By DAN REYNOLDS, senior editor of Risk & Insurance®
The natural gas trapped in the shale layers running from below the Finger Lakes in New York to western Virginia could add $25 billion to the U.S. economy between now and 2020, according to a recent report by Zurich North America.
By then, unconventional natural gas production could amount to 60 percent of total U.S. production. Carriers insuring companies that are searching for and releasing the natural gas from the shale formation to the surface could also see potential in the expansion of the development of this resource.
While no fixed premium amount for the resource has been reported, shale gas exploration in Pennsylvania is taking aim at massive reserves. Insuring shale exploration there and in Texas, where there are smaller but still substantial reserves, is sure to add to the $5 billion in annual premiums spent on insuring the U.S. oil and gas market, said Patrick Lundy, head of energy for Zurich North America.
"For us, it certainly is a very big opportunity to work with customers and prospects," Lundy said.
Lundy a veteran of Travelers, where he was a vice president in the oil and gas division, and of AIG, where he was a vice president in that company's Global Marine & Energy Excess Casualty division, joined Zurich 17 months ago.
The supply chain that is working to unearth Marcellus Shale gas is long and involved. In addition to large companies like Range Resources and Atlas Energy, there are numerous smaller contractors that are entering the space in support of the larger drilling companies, and that is where Lundy said Zurich has changed its underwriting appetite.
"Since I've been at Zurich, we made a cultural decision to broaden our appetite to give us more flexibility to hone in on being a full-service provider to the industry," Lundy said.
Craig Sutton, a Dallas-based senior vice president in the energy business of Liberty International Underwriters, said his company is also looking to insure both big and small players in this market.
"We are interested in both ends of the spectrum on that," Sutton said.
At Zurich, "drilling down" into the secondary and tertiary layers of the Marcellus Shale gas industry has meant dropping minimum premiums and being aggressive in touting Zurich's risk engineering approach to both small and large companies.
"We are very comfortable with our risk engineering, and we have got a good product," Lundy said of Zurich's energy production expertise.
CLAIMS TO COME?
So far, Lundy said, claims in the Marcellus Shale formation have been nothing to speak of.
But students of the history of energy production in a state like Pennsylvania, where the bulk of the Marcellus Shale gas is thought to be located, know that environmental damage related to drilling or mining can take decades to develop.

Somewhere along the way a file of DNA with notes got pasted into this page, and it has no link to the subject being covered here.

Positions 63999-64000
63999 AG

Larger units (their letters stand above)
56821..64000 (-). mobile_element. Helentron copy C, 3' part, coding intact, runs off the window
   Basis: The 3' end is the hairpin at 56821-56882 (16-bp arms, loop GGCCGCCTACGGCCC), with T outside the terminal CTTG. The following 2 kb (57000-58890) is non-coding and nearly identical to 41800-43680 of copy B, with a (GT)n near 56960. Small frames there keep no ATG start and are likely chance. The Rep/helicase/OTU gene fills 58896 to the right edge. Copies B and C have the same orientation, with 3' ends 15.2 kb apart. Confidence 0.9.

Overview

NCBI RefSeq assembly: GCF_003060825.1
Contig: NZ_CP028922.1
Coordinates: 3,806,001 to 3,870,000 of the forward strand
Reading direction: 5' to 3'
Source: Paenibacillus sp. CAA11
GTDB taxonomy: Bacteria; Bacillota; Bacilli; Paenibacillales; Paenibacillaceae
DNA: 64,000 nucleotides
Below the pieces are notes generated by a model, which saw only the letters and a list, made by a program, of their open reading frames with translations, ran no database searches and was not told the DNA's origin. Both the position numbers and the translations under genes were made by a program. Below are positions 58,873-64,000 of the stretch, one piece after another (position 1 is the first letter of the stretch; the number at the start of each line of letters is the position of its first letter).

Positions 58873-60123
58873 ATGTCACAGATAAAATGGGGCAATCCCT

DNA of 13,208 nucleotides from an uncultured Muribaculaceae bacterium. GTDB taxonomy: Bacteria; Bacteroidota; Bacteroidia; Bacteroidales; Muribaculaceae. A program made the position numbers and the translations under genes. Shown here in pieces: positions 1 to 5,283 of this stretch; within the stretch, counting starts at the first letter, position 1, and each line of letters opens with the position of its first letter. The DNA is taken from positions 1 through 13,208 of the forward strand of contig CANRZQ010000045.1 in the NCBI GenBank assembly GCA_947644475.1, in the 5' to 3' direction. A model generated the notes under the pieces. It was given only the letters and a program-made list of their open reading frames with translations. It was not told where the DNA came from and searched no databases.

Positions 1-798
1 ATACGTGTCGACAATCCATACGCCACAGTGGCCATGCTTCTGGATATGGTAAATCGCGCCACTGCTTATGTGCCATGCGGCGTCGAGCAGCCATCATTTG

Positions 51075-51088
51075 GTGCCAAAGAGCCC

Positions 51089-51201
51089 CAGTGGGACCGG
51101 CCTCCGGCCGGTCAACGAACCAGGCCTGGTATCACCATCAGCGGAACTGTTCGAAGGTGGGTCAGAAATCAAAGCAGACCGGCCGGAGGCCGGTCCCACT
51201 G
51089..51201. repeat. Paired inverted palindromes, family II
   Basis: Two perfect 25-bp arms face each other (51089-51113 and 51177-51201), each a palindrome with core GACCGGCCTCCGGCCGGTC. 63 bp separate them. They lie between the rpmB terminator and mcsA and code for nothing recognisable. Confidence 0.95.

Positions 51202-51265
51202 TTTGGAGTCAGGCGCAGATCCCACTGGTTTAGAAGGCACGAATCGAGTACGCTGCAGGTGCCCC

It was decades after many turn-of-the-20th-century coal mines had closed that Pennsylvania and its rivers took the brunt of one of that industry's byproducts: acid mine drainage, a form of pollution that occurs when water seeps into abandoned mines, leaches metals from the mine and then oxidizes, turning streams and rivers a deep, toxic shade of orange.
And methane that has built up in abandoned coal mines has also been deemed to be the culprit in some recent shale drilling explosions.
Liberty International's Sutton said the Marcellus play also differs from the other shale plays because of topography. Drillers who are used to the flatter landscape in Texas have had to make safety adjustments in the hillier terrain of Pennsylvania, New York and West Virginia.
In the short term, one of the risks outlined by Zurich is the risk entailed in what's known as fracking, using tons of water to fracture shale layers and release the gas. Inadequate cement casing could cause those fracking fluids to leak into local groundwater tables, according to the Zurich report.
Much has changed since the late 1800s and early 1900s, of course. Savvy shale gas drillers are reusing not only the millions of gallons of impacted water created by their wells, but are using acid mine drainage from those abandoned coal mines as well as part of fracking solutions and creating what is at least in theory a closed disposal system.
As complex as the drilling process and the aftermath are in the Marcellus Shale, Lundy said, companies would do well not to approach this risk in the narrowest transactional sense.
"Our approach to business is that we do not want to be viewed as just a risk-transfer mechanism. Part of our insurance value supply chain is that we want to be imbedded in industry as being thought of as a leader in how we make improvements or help to educate customers and the community on what these risk exposures are and how we can help to mitigate them," Lundy said.
February 22, 2011
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